Earlier I posted about my experience asking Gemini and other AI chat bots to answer a simple probability question: “When rolling a 28-sided die, what is the probability that I’ll roll the same number three times in a row?” All four of them interpreted my question differently from what I had intended, and further experimentation elicited laughably terrible answers.

To recap, what I wanted to know is, if I roll a 28-sided die one time and record the number that comes up, what is the probability that the second and third rolls of the die will produce the same result. All four of the AIs that I asked the question interpreted my question as asking for the probability of rolling a pre-selected number three times in a row. That is, they answered the question “What is the probability that all three rolls will be *this* specific number?”

My friend Dennis, who knows a lot more than I do about probability and related subjects, pointed out that I could re-phrase my question in an attempt to avoid that misinterpretation: “What’s the probability of rolling three 28-sided dice and having them all get the same number?” Dennis tried that with Copilot and it misinterpreted the question. Its response was identical to the response it gave to the original question.

Dennis corrected Copilot:

Dennis:Incorrect. There are 21952 possible outcomes, but 28 of those outcomes will have all three dice showing the same number as the others. Therefore, the correct answer is 1/784.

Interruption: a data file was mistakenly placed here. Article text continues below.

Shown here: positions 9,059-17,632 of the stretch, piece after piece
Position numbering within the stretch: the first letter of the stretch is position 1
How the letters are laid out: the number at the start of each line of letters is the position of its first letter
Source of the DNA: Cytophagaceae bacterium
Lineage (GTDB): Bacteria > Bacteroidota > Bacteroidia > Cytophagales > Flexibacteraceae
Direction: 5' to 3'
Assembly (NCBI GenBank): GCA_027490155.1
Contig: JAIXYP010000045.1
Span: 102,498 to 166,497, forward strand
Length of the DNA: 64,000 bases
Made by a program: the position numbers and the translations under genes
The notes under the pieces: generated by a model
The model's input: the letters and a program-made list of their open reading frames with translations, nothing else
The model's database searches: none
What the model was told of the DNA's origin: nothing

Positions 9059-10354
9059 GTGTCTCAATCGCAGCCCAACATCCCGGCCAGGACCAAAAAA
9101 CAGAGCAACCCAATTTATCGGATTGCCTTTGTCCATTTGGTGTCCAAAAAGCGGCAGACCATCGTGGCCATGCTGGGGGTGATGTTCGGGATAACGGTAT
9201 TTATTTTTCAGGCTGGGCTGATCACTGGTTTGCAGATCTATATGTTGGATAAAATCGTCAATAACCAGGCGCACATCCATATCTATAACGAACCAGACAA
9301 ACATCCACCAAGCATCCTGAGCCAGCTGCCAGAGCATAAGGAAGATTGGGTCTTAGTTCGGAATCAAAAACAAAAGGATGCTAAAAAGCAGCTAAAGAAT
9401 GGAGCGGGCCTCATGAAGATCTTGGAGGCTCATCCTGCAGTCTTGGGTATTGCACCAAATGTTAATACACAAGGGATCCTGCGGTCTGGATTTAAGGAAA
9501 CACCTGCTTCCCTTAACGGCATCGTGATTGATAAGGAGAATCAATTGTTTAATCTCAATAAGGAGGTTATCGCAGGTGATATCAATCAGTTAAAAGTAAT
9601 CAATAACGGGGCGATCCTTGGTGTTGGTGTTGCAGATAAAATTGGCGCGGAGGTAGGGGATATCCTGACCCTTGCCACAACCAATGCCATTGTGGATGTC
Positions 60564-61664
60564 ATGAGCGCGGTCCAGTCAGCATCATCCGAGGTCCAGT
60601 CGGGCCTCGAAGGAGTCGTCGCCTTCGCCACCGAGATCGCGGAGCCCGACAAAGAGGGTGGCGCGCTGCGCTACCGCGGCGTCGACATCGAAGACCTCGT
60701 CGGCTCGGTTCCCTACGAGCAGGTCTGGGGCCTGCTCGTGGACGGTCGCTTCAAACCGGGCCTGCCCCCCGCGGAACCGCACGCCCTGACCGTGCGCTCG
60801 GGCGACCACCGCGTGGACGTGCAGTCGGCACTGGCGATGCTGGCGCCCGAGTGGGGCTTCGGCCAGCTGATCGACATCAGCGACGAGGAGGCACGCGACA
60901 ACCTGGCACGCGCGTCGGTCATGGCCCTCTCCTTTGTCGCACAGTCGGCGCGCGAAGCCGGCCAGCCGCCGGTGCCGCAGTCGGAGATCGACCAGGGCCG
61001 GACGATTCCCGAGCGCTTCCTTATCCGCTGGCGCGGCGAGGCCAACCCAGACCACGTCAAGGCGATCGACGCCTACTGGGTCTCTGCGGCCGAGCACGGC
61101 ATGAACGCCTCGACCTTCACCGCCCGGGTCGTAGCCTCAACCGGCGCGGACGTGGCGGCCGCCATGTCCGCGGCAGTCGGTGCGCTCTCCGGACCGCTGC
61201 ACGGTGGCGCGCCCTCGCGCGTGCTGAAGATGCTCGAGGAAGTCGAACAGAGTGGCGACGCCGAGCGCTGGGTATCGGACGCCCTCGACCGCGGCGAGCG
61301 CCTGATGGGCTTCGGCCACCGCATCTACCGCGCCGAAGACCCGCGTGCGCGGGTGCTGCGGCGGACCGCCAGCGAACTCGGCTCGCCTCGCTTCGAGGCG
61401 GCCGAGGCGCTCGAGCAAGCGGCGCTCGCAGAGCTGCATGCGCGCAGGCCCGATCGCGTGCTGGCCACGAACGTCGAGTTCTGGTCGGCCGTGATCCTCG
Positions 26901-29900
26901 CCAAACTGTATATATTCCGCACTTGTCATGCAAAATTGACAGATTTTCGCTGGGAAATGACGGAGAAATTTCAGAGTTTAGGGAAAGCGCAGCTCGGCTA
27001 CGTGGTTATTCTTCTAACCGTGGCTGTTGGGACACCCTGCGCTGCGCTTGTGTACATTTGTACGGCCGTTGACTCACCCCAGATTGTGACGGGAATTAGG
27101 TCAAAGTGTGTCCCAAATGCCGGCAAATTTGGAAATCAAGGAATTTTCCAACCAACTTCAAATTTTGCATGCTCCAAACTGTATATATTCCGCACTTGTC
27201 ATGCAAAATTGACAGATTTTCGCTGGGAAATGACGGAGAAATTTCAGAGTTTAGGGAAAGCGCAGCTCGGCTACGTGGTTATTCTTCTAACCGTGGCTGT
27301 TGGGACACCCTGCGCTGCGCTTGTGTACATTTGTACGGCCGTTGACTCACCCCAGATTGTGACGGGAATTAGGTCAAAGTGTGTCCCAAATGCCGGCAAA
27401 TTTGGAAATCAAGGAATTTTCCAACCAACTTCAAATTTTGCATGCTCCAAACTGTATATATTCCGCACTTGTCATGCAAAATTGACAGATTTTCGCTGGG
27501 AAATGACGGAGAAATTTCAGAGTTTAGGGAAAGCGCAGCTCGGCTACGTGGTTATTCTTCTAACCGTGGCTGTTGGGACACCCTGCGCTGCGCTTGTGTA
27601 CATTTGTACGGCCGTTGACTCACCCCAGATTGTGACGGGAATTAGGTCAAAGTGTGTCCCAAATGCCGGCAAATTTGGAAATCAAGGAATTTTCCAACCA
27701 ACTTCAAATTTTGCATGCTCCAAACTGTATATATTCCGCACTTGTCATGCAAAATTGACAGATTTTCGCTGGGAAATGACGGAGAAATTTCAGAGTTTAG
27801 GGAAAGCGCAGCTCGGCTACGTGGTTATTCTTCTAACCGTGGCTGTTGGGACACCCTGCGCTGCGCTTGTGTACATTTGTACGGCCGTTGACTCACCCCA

Copilot:My apologies for the oversight! You’re absolutely right. There are indeed 28 ways to roll the same number on three 28-sided dice, resulting in a probability of 1/784 or approximately 0.1274%. Thank you for pointing that out!

Copilot learned, right? Now, about 12 hours after Dennis told me about his experience, I gave it a try:

Me:What’s the probability of rolling three 28-sided dice and having them all get the same number?

Copilot:The probability of rolling the same number on three 28-sided dice is 1/784. Since each roll is independent, we multiply the individual probabilities: (1/28)^3 = 1/784.

So it’s quite rare!

Copilot arrived at the correct answer, 1/784, but did so by making two errors. In this case, two wrongs made a right! Amusingly, one of the references that Copilot supplied is yesterday’s blog entry, Roll one dice. Apparently, Dennis’ correction to Copilot didn’t persist.